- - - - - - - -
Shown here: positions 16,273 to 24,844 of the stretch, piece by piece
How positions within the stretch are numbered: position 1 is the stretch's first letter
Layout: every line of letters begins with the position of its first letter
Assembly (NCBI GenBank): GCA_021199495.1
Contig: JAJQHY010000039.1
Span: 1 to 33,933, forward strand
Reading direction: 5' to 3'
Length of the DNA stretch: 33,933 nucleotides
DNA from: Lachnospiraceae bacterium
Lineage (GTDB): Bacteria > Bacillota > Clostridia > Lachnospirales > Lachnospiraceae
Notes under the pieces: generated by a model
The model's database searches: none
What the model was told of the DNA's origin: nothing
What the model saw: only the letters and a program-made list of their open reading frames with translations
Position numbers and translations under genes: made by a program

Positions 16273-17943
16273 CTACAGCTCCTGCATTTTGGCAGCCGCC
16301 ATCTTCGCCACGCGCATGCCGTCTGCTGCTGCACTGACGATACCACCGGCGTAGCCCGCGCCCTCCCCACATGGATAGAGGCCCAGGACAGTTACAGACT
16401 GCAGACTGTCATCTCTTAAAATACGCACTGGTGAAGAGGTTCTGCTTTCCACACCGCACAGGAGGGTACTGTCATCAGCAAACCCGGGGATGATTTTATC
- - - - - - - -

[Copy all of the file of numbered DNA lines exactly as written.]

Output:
Shown here: positions 16,273 to 24,844 of the stretch, piece by piece
How positions within the stretch are numbered: position 1 is the stretch's first letter
Layout: every line of letters begins with the position of its first letter
Assembly (NCBI GenBank): GCA_021199495.1
Contig: JAJQHY010000039.1
Span: 1 to 33,933, forward strand
Reading direction: 5' to 3'
Length of the DNA stretch: 33,933 nucleotides
DNA from: Lachnospiraceae bacterium
Lineage (GTDB): Bacteria > Bacillota > Clostridia > Lachnospirales > Lachnospiraceae
Notes under the pieces: generated by a model
The model's database searches: none
What the model was told of the DNA's origin: nothing
What the model saw: only the letters and a program-made list of their open reading frames with translations
Position numbers and translations under genes: made by a program

Positions 16273-17943
16273 CTACAGCTCCTGCATTTTGGCAGCCGCC
16301 ATCTTCGCCACGCGCATGCCGTCTGCTGCTGCACTGACGATACCACCGGCGTAGCCCGCGCCCTCCCCACATGGATAGAGGCCCAGGACAGTTACAGACT
16401 GCAGACTGTCATCTCTTAAAATACGCACTGGTGAAGAGGTTCTGCTTTCCACACCGCACAGGAGGGTACTGTCATCAGCAAACCCGGGGATGATTTTATC